Concepts familiar from grade-school algebra have broad ramifications in computer science.
Nine Knight Science Journalism Fellows began a nine-month stay at MIT this month. In addition to Fellows announced last spring, Kazuki Yoshikawa, deputy science editor of the Nihon Keizai Shimbun, Japan's largest business newspaper, has joined the 1997-98 group.
The Fellows form the 15th group of visiting science journalists at MIT since the mid-career program began in 1983, and bring the total appointed to 154. They were introduced Tuesday to President Charles M. Vest and the MIT community at a reception in the Bush Room, sponsored annually by Technology Review and the MIT News Office.
The arrival of the Fellows coincided with the announcement that Victor K. McElheny plans to retire as director of the Knight Fellowships next June 30. He will continue to be associated with MIT, focusing on the history of technology. A committee to search for a successor has been formed, headed by Professor Philip S. Khoury, dean of the School of Humanities and Social Science. Applications for the post are being accepted until November.
The fellowships are an activity of the Program in Science, Technology, and Society. They are intended to involve scientists and engineers more deeply in the career-development of science journalists, to widen the array of sources for experienced, committed science journalists, and to contribute to continued raising of the standards of science journalism.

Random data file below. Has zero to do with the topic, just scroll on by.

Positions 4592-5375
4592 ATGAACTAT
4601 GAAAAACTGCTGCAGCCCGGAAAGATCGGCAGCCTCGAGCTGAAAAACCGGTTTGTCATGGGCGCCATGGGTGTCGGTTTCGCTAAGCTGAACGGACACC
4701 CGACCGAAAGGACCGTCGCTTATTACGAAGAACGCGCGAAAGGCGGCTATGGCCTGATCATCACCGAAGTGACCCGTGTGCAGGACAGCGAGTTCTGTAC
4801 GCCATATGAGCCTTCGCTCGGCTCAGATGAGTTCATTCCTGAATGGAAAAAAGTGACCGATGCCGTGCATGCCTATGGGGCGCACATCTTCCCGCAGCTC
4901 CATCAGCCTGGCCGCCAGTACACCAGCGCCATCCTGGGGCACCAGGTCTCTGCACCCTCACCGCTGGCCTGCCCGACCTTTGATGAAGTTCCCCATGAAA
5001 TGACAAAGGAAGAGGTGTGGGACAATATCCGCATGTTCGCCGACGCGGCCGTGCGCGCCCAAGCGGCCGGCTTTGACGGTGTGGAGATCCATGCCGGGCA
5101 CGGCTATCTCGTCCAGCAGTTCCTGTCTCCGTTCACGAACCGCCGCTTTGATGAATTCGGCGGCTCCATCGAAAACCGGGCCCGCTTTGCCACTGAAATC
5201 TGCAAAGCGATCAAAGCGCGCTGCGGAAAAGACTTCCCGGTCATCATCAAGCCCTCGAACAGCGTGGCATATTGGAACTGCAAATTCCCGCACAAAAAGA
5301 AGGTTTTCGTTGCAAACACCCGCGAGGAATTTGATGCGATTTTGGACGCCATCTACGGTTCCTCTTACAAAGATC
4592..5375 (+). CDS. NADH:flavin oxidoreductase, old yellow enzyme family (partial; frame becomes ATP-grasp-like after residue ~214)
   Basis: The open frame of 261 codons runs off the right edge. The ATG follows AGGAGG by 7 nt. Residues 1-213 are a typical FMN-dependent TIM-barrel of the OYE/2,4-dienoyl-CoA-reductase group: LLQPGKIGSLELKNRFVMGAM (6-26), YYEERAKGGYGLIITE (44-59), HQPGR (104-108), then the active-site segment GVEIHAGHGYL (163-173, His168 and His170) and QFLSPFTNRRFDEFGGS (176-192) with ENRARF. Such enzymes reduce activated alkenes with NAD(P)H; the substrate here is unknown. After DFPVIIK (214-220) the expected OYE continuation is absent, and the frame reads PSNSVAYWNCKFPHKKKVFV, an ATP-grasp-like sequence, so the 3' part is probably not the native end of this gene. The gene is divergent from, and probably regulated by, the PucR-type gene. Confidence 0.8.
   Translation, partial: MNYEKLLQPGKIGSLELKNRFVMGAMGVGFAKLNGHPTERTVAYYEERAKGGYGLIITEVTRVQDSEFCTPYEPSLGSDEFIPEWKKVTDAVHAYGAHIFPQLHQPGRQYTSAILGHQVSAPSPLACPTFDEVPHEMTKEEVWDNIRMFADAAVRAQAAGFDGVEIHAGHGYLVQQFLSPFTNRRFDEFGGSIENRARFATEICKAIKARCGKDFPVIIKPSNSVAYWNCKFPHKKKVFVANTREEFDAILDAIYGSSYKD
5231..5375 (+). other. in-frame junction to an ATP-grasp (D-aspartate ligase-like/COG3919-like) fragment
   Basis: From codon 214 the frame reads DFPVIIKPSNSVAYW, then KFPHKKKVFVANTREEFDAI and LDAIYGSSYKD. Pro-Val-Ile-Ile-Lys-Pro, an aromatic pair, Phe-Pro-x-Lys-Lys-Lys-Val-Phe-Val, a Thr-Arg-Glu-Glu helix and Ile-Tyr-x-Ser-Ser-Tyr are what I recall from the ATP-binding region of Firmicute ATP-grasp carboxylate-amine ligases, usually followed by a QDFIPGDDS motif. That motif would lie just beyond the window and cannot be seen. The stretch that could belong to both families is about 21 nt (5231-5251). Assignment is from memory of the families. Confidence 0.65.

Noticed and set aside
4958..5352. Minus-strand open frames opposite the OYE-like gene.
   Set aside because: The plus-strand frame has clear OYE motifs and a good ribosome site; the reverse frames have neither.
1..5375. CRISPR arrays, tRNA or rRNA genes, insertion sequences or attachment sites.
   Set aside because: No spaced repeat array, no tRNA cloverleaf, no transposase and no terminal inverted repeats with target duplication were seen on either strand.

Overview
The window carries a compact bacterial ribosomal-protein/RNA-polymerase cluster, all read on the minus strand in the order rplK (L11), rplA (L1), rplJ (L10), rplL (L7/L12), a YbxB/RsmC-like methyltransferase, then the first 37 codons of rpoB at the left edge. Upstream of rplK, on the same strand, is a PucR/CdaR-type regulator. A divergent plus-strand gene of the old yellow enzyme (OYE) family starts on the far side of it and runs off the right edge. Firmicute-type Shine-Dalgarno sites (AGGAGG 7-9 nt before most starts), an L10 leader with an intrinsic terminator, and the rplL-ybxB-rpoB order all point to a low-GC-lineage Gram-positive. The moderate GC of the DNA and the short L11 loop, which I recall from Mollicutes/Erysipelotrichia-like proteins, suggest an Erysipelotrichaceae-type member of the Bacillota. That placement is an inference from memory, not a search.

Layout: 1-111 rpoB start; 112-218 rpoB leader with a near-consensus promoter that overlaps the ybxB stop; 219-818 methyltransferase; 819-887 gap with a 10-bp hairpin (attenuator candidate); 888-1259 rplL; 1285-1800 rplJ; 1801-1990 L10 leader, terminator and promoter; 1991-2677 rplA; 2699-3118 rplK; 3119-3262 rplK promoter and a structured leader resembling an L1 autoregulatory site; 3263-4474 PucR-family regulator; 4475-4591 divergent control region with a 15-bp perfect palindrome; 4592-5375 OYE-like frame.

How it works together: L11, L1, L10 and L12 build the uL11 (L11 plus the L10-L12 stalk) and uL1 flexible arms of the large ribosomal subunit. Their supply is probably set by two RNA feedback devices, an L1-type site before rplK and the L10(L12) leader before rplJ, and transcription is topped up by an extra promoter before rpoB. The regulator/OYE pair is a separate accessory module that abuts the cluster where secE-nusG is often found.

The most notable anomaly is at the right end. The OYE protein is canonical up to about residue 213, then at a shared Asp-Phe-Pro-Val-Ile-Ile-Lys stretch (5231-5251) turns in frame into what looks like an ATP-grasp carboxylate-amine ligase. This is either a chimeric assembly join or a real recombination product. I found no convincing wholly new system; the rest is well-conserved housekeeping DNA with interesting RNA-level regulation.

In 15 years as director, Mr. McElheny designed and led the program, which includes some 55 Fellows' seminars with faculty members each year. He was involved in raising money to get the program going and to ensure its continuance. The first operating funds, totaling $1.5 million, came from the Alfred P. Sloan and Andrew W. Mellon Foundations.
In 1987, the John S. and James L. Knight Foundation of Miami committed $3.25 million for seven years' operation. In 1989, the Knight Foundation issued a $5 million, five-year challenge, which MIT matched with an additional $2.5 million. Thereby, the Fellowships became endowed at the end of 1994.
Fellows are selected with the help of MIT faculty and leading science journalists. They have come from more than half the states and from 15 foreign countries on six continents. Former Fellows have won several AAAS science journalism awards in both print and broadcasting.
In 1993-94, Mr. McElheny took a leave from MIT to begin writing a biography of Edwin H. Land, founder of Polaroid Corp., with support from the Sloan Foundation technology series. The book will be published in 1998 by Addison-Wesley. In 1993-94, David Ansley, now science editor of Consumer Reports magazine, served as Acting Director.
Mr. McElheny currently serves as an advisor to Technology Review and to the summer science writing program at the Marine Biological Laboratory at Woods Hole, MA. In 1996, he was named Rivett Lecturer by the Australian science agency, CSIRO, and gave the opening address of the Fourth International Conference on Public Communication of Science in Melbourne.
A version of this article appeared in MIT Tech Talk on September 17, 1997.